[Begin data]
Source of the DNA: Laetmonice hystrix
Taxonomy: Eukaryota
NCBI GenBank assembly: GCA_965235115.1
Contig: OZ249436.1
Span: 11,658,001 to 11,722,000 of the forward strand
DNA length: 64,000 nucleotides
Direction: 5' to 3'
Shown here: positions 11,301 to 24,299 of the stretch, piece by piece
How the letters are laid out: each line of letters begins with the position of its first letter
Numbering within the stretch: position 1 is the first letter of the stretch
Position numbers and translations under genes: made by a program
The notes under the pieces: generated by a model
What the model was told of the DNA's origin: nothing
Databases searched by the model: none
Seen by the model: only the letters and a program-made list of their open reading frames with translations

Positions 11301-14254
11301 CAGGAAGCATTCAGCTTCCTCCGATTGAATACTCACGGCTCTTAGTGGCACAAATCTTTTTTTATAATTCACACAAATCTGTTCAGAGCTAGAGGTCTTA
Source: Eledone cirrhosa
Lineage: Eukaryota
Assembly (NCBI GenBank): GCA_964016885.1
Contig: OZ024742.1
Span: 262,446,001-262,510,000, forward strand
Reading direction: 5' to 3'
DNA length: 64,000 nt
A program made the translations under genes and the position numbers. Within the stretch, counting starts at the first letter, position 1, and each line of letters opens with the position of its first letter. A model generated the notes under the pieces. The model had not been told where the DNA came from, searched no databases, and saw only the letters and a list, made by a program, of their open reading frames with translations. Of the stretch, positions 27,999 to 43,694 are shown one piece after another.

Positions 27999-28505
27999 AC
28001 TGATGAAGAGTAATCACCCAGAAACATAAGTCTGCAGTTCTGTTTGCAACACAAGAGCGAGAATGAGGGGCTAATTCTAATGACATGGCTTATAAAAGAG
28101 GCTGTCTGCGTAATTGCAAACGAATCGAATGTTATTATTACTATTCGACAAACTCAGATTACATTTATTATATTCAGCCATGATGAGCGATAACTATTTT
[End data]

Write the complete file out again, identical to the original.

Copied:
Source of the DNA: Laetmonice hystrix
Taxonomy: Eukaryota
NCBI GenBank assembly: GCA_965235115.1
Contig: OZ249436.1
Span: 11,658,001 to 11,722,000 of the forward strand
DNA length: 64,000 nucleotides
Direction: 5' to 3'
Shown here: positions 11,301 to 24,299 of the stretch, piece by piece
How the letters are laid out: each line of letters begins with the position of its first letter
Numbering within the stretch: position 1 is the first letter of the stretch
Position numbers and translations under genes: made by a program
The notes under the pieces: generated by a model
What the model was told of the DNA's origin: nothing
Databases searched by the model: none
Seen by the model: only the letters and a program-made list of their open reading frames with translations

Positions 11301-14254
11301 CAGGAAGCATTCAGCTTCCTCCGATTGAATACTCACGGCTCTTAGTGGCACAAATCTTTTTTTATAATTCACACAAATCTGTTCAGAGCTAGAGGTCTTA
Source: Eledone cirrhosa
Lineage: Eukaryota
Assembly (NCBI GenBank): GCA_964016885.1
Contig: OZ024742.1
Span: 262,446,001-262,510,000, forward strand
Reading direction: 5' to 3'
DNA length: 64,000 nt
A program made the translations under genes and the position numbers. Within the stretch, counting starts at the first letter, position 1, and each line of letters opens with the position of its first letter. A model generated the notes under the pieces. The model had not been told where the DNA came from, searched no databases, and saw only the letters and a list, made by a program, of their open reading frames with translations. Of the stretch, positions 27,999 to 43,694 are shown one piece after another.

Positions 27999-28505
27999 AC
28001 TGATGAAGAGTAATCACCCAGAAACATAAGTCTGCAGTTCTGTTTGCAACACAAGAGCGAGAATGAGGGGCTAATTCTAATGACATGGCTTATAAAAGAG
28101 GCTGTCTGCGTAATTGCAAACGAATCGAATGTTATTATTACTATTCGACAAACTCAGATTACATTTATTATATTCAGCCATGATGAGCGATAACTATTTT